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Millions of Shiite Muslims Mark Mourning Day of Ashoura

Shiite Muslims beat their chests during the Ashoura mourning ritual, in Istanbul, Turkey, July 28, 2023.
Shiite Muslims beat their chests during the Ashoura mourning ritual, in Istanbul, Turkey, July 28, 2023.

TEHRAN, Iran — Millions of Shiite Muslims in Iran, Afghanistan, Pakistan and around the world on Friday commemorated Ashoura, a remembrance of the 7th-century martyrdom of the Prophet Muhammad's grandson, Hussein, that gave birth to their faith.

In Afghanistan, the Taliban cut mobile phone services in key cities holding commemorations for fear of militants targeting Shiites, whom Sunni extremists consider heretics. Security forces in neighboring Pakistan also stood on high alert as the commemorations there have seen attacks in the past.

Not all Shiites, however, were to mark the day on Friday. Iraq, Lebanon and Syria planned their remembrances for Saturday, which will see a major suburb of Beirut shut down and the faithful descend on the Iraqi city of Karbala, where Hussein is entombed in a gold-domed shrine.

Shiites represent over 10% of the world's 1.8 billion Muslims and view Hussein as the rightful successor to the Prophet Muhammad. Hussein's death in battle at the hands of Sunnis at Karbala, south of Baghdad, ingrained a deep rift in Islam and continues to this day to play a key role in shaping Shiite identity.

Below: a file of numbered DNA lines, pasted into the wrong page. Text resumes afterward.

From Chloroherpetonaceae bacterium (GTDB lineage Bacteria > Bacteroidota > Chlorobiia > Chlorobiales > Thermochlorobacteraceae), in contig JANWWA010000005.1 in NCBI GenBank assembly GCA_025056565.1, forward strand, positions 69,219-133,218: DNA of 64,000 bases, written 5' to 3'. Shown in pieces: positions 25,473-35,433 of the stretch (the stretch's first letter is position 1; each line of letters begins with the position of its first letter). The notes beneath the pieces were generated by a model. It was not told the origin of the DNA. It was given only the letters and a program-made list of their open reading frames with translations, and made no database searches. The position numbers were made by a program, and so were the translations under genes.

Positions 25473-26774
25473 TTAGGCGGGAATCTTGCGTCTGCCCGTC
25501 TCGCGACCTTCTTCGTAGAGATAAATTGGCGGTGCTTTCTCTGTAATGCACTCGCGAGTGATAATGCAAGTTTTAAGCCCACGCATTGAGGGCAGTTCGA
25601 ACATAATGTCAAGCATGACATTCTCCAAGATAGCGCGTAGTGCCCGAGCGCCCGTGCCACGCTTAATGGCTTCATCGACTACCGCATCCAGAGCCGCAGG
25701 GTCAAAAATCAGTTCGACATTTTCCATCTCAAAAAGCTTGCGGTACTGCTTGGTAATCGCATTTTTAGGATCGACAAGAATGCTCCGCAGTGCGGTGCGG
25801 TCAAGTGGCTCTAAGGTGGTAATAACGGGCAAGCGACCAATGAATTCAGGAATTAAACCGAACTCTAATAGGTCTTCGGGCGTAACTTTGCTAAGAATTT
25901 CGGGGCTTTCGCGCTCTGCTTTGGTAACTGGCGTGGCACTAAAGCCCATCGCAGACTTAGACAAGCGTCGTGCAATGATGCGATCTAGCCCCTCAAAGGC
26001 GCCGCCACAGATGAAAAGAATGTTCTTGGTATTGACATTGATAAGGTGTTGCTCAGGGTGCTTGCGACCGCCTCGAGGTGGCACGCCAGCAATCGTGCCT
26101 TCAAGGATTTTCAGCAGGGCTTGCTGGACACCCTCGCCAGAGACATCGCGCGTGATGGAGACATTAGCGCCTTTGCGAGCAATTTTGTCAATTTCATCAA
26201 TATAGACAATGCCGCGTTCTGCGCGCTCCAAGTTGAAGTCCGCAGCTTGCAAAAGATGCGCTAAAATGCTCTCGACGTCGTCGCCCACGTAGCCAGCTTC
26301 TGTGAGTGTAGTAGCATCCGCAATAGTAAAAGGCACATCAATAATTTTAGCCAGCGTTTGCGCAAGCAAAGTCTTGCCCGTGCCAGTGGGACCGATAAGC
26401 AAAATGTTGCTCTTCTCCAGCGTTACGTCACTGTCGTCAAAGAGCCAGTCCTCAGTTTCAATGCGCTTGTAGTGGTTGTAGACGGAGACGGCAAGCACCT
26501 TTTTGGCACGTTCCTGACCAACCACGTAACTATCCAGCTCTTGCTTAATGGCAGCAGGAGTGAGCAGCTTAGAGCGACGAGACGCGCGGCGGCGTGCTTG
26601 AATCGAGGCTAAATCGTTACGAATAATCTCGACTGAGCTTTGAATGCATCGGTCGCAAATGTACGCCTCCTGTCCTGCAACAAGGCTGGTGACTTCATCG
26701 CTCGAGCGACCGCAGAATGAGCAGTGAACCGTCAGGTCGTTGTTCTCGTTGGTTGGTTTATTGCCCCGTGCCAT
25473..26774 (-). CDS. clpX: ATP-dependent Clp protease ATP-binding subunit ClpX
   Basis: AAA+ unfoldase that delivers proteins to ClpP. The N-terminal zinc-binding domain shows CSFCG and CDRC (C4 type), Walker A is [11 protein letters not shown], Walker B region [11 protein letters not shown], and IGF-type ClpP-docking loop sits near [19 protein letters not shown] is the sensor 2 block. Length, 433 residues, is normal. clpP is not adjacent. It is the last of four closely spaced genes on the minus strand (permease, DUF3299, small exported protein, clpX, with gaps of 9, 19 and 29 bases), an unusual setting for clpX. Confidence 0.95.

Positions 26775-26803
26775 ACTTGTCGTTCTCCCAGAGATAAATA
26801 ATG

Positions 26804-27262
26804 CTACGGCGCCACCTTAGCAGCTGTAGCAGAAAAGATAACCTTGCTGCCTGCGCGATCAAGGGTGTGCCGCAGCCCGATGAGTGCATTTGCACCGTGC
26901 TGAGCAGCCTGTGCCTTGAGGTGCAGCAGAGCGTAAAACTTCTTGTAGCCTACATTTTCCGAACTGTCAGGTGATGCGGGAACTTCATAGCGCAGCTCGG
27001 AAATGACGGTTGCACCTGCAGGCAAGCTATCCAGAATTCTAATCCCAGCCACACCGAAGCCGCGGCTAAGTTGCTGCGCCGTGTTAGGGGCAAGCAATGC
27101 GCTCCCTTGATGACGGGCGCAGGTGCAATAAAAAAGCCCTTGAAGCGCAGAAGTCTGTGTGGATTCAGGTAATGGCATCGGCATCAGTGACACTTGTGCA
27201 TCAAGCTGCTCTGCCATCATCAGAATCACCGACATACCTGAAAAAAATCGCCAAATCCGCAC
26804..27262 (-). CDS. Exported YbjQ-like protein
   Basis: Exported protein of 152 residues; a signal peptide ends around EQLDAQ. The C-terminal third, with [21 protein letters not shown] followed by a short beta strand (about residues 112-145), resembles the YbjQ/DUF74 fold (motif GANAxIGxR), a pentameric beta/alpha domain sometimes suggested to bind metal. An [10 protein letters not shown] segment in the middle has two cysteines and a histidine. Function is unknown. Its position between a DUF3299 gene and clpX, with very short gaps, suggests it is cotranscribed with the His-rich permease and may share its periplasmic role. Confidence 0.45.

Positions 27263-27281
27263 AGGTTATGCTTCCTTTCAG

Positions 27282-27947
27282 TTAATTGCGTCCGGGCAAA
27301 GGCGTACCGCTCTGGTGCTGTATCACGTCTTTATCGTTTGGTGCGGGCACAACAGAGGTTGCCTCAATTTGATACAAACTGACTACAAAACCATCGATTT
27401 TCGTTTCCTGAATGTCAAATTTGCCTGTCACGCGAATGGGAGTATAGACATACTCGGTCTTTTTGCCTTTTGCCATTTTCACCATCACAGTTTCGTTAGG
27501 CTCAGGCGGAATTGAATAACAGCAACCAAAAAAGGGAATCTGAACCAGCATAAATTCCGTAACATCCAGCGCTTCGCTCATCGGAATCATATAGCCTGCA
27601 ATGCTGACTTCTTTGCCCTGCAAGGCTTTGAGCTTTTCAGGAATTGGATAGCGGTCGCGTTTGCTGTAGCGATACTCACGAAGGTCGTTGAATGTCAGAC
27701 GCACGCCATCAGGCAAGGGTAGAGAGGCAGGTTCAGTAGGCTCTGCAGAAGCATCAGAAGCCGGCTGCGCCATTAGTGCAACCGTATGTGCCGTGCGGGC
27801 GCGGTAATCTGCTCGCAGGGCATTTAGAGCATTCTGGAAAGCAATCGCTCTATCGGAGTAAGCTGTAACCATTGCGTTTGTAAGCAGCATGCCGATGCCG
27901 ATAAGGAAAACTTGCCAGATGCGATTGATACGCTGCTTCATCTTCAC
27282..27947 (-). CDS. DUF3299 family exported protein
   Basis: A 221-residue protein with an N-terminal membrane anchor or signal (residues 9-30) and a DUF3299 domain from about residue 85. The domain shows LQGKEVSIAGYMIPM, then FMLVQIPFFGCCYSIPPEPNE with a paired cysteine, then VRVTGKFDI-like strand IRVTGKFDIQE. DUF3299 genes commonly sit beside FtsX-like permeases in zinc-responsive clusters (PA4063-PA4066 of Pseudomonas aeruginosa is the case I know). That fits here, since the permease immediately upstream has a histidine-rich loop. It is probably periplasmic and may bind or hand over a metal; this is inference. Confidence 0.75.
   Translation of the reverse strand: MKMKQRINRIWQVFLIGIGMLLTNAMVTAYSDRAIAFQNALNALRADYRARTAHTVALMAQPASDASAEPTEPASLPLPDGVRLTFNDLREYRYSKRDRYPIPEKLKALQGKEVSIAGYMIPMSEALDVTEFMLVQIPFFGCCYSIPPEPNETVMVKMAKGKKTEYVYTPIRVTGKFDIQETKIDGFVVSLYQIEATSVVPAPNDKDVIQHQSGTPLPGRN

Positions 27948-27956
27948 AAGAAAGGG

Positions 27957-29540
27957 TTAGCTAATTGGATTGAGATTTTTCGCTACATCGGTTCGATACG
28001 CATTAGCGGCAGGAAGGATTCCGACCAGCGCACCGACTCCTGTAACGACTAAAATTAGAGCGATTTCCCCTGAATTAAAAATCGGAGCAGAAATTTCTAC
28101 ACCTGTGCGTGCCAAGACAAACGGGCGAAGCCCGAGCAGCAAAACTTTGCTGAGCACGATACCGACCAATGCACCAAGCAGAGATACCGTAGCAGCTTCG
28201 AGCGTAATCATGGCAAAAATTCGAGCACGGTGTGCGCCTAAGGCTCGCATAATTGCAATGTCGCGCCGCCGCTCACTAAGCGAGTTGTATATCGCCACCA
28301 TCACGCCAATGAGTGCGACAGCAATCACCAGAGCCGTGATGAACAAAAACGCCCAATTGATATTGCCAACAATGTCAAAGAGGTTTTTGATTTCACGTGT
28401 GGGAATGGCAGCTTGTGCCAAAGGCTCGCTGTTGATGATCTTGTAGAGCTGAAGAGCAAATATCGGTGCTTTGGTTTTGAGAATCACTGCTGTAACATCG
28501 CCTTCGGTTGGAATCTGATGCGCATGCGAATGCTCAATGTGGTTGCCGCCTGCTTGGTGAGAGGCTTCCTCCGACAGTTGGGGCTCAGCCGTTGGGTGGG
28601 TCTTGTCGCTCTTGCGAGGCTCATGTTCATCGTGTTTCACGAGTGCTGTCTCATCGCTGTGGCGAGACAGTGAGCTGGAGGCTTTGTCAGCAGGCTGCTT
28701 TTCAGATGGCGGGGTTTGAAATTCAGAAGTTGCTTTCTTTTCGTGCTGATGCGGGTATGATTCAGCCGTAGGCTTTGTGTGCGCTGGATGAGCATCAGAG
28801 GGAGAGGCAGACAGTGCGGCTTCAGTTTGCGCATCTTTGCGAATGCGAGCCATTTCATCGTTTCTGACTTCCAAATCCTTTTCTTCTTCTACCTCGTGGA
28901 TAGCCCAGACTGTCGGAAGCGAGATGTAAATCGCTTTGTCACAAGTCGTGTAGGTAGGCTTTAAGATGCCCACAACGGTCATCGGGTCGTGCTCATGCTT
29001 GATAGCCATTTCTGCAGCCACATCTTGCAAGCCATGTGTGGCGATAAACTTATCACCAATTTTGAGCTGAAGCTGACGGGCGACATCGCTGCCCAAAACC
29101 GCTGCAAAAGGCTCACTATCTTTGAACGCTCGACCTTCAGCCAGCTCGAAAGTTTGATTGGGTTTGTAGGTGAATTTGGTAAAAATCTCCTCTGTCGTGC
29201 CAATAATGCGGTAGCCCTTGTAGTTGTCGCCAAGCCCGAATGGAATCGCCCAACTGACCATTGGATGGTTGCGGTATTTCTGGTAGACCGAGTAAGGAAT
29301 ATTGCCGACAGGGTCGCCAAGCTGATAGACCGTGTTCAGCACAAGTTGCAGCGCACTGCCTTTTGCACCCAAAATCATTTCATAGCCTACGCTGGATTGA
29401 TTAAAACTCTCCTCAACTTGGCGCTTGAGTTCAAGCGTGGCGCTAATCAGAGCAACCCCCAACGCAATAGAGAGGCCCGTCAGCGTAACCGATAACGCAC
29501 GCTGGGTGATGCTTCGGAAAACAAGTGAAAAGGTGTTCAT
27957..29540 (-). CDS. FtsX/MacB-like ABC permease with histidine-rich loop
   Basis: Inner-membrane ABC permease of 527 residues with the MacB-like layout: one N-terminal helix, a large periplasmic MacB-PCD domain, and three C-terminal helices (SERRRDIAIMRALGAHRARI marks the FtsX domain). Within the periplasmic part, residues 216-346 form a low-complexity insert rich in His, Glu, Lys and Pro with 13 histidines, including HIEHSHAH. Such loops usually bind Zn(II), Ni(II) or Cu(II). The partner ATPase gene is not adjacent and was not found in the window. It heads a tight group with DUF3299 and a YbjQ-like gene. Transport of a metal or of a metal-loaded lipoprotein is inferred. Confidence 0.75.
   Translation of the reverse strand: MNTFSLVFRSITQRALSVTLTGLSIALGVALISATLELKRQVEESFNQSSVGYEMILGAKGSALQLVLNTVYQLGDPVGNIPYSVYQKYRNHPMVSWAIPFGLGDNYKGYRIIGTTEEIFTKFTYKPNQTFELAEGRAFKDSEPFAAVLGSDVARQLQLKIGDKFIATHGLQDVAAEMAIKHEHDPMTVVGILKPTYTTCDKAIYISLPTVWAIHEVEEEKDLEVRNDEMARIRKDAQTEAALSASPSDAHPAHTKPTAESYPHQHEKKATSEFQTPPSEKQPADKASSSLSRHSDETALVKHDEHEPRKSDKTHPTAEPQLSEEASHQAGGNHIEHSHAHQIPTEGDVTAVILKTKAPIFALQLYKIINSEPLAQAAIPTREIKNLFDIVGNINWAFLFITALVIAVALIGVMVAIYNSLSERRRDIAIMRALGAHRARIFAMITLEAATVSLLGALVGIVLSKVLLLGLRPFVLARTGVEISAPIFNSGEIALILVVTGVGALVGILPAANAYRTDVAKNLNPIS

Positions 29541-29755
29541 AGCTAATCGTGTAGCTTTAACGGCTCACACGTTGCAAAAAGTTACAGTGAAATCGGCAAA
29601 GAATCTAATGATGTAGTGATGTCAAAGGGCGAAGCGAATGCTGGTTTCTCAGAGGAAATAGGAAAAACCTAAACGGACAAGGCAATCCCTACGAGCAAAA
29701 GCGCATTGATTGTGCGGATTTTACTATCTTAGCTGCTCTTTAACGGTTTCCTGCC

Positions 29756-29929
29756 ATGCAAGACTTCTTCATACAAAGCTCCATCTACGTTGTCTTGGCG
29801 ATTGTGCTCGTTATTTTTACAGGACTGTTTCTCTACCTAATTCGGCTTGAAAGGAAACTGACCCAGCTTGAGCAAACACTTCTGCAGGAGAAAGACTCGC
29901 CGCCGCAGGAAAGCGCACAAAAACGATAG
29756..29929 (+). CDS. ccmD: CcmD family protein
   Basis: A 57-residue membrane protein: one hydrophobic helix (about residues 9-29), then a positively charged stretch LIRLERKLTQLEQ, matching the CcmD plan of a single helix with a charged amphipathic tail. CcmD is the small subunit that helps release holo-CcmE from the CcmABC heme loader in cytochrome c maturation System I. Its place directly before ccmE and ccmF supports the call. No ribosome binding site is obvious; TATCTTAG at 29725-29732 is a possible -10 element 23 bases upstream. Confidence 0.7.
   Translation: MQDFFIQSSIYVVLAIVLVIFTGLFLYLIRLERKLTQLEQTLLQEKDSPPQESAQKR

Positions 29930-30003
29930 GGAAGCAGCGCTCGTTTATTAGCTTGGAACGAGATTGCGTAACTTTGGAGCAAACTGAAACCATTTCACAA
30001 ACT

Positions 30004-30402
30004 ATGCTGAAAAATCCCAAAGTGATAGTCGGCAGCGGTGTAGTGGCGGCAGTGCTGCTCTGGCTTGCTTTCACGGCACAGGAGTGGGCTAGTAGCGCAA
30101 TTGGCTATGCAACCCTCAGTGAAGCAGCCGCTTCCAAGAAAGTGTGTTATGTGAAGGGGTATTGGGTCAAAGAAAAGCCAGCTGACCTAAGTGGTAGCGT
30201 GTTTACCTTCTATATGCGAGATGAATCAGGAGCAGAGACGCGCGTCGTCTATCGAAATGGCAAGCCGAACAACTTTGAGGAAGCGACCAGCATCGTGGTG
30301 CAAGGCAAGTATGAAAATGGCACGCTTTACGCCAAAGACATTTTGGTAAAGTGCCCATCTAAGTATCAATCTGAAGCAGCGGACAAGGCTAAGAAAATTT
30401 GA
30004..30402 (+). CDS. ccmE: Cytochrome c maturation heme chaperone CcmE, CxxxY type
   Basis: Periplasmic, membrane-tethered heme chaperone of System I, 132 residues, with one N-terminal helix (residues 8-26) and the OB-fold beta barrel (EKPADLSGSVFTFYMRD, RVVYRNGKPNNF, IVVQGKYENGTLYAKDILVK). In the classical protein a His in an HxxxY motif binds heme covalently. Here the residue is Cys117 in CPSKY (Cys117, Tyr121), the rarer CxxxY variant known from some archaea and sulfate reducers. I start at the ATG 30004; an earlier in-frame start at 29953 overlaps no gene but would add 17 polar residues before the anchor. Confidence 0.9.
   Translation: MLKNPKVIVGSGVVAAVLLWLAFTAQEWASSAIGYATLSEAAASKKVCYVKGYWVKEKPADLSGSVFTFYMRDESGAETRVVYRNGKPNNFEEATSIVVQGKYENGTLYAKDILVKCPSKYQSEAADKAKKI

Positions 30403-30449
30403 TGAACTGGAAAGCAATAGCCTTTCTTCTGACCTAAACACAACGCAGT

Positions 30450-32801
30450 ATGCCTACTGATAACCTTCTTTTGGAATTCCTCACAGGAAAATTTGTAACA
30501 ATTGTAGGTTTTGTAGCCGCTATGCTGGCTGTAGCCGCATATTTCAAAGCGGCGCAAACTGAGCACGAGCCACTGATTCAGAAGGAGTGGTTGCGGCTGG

More than 1,340 years after Hussein's martyrdom, Baghdad, Tehran, Islamabad and other major capitals in the Middle East were adorned with symbols of Shiite piety and repentance: red flags for Hussein's blood, symbolic black funeral tents and black dress for mourning, processions of men and boys expressing fervor in the ritual of chest-beating and self-flagellation with chains.

In Iran, where the theocratic government views itself as the protector of Shiites worldwide, the story of Hussein's martyrdom takes on political connotations amid its tensions with the West over its advancing nuclear program.

Iranian state television aired images of commemorations across the Islamic Republic, tying the event to criticisms of the West, Israel and the U.S. drone strike that killed Iranian Gen. Qassem Soleimani in 2020. Anchor Wesam Bahrani on Iran's state-run English-language broadcaster Press TV referred to America as the "biggest opponent of Islam" and criticized Muslim countries allied with the U.S.

In the suburb of Sayida Zeinab near Syria's capital, Damascus, security forces guarded checkpoints after a bomb hidden in a motorcycle exploded Thursday, killing at least six people and wounding dozens more. On Tuesday, another bomb in a motorcycle wounded two people. The suburb is home to a shrine to Zeinab, the daughter of the first Shiite imam, Ali, and granddaughter of the Prophet Muhammad.

On Friday, the Islamic State claimed responsibility for the recent attacks in a statement, claiming that Thursday's attack killed about 10 and wounded about 40 others "during their annual polytheistic rituals." The group's extreme interpretation of Islam holds Shiite Muslims to be apostates.

Iraq will see the main observance of the Ashoura on Saturday in Karbala, where hundreds of thousands are expected and many will rush toward the shrine to symbolize their desire to answer Hussein's last cries for help in battle. Convoys of the faithful arrived throughout the day Friday.

In Pakistan, authorities stepped up security as an Interior Ministry alert warned that "terrorists" could target Ashoura processions in major cities. Security was tight in the capital, Islamabad, where police were deployed at a key Shiite place of worship.

"The Imam's lesson is ... hold on to patience," said Anam Batool, a mourner who took part in a commemoration in Islamabad. "After that, resist falsehood, stand with the truth. Where you must raise your voice against oppression, raise your voice there."